Steps for Landing a Government Contract

Written By Gary Spirer Published February 10th, 2010

Need a quick plan to land a government contract without going through a lot of tape. Read on.

Step 1. * Obtain a CCR profile *

Register with the Central Contractor Registry (CCR) to qualify to bid on government contracts. Be sure to prepare a profile that separates you from competition.

Step 2. * Find the list of procurements and contracting leads *

Go to the Commerce Business Daily, which lists contracting information and procurement actions. Also visit GovCon, which provides a condensed version of procurement information. If you are interested in Defense, contact the Defense Electronic Information Center at 1-800-334-3414.

Step 3. *Market your business to the government*

Prepare a one-page description that showcases the abilities of your firm and then introduce your company to a contracting officer at the government agency you’ve selected from Step 1. You may also complete a Standard Form (SF) 129, Solicitation Mailing List Application, and sending a copy to each agency you are interested in to get on their mailing lists. Join the Small Business Administration’s PRO-NET, which is a free service that the government uses to find businesses to fulfill procurement contracts.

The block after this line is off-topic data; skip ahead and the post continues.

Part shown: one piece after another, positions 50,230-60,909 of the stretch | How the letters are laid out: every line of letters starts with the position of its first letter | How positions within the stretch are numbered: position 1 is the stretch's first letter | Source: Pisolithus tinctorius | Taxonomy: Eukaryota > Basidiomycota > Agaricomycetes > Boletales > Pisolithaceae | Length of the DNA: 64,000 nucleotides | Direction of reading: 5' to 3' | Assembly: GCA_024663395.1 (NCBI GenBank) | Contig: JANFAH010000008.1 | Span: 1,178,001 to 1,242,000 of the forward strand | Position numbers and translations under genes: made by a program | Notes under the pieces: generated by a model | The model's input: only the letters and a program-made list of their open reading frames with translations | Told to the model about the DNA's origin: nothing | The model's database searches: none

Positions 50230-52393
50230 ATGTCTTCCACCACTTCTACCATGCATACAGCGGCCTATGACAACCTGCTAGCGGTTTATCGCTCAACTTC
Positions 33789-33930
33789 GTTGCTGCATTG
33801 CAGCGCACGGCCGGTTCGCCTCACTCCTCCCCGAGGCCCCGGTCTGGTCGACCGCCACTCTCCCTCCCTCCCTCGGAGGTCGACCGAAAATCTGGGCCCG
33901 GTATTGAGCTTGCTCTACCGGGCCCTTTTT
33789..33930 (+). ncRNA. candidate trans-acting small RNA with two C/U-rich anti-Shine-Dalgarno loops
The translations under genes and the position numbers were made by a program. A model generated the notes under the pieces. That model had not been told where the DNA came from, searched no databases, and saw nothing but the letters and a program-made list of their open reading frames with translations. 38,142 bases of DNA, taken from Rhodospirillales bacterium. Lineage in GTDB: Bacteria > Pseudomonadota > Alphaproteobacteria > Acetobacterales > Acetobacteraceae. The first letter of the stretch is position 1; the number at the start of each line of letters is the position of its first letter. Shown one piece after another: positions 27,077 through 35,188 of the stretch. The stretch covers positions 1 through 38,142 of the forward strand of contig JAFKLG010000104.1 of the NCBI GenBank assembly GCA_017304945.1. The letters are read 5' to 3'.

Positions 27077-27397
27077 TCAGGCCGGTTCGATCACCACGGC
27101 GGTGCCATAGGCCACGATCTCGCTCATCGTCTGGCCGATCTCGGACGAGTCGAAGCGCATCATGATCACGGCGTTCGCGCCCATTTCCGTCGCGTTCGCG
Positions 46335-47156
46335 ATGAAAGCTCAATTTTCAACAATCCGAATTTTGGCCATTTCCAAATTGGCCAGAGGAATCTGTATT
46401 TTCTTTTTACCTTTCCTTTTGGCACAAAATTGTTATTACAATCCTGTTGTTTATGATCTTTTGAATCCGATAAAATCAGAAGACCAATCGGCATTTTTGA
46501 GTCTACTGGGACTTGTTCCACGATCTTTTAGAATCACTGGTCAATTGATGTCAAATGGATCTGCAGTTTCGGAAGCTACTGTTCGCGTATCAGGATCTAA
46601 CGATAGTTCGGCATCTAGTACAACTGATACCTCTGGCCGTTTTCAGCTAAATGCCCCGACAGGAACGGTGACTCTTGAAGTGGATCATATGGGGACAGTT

Step 4. *Increase the odds of landing a contract – get 8(a) certified*

Highlight your firm’s need for a government contract by completing the Small Business Administration’s 8(a) certification process. By doing so, the odds that your firm will land a contract increase greatly since the Small Business Administration has associations with federal purchasing agents and functions as a prime contractor, which in turn gets contracts for 8(a) certified firms. There is usually a two-week waiting period.

Step 5. *Find a matchmaker*

Search for the Business matchmaking program near you on Google. The program is designed to match businesses with federal, state, and county government agencies that have contracts for these businesses. These programs can be found online or at major local events.

Step 6. * Protect your business from contracting scams *

Obtain a copy of the Federal Acquisition Regulations form, which outlines current contracting regulations to prevent scams.

Step 7. * Present your Request for Proposals (RFP)*

The Request for Proposal is a invitational form for businesses to bid on government contracts and projects. These notices can be found in newspapers, government agencies, and publications. Nothing further. That’s it! Remember that although competition can be fierce these days, by landing a government contract you can be sure that is one client whose paycheck you can rely.

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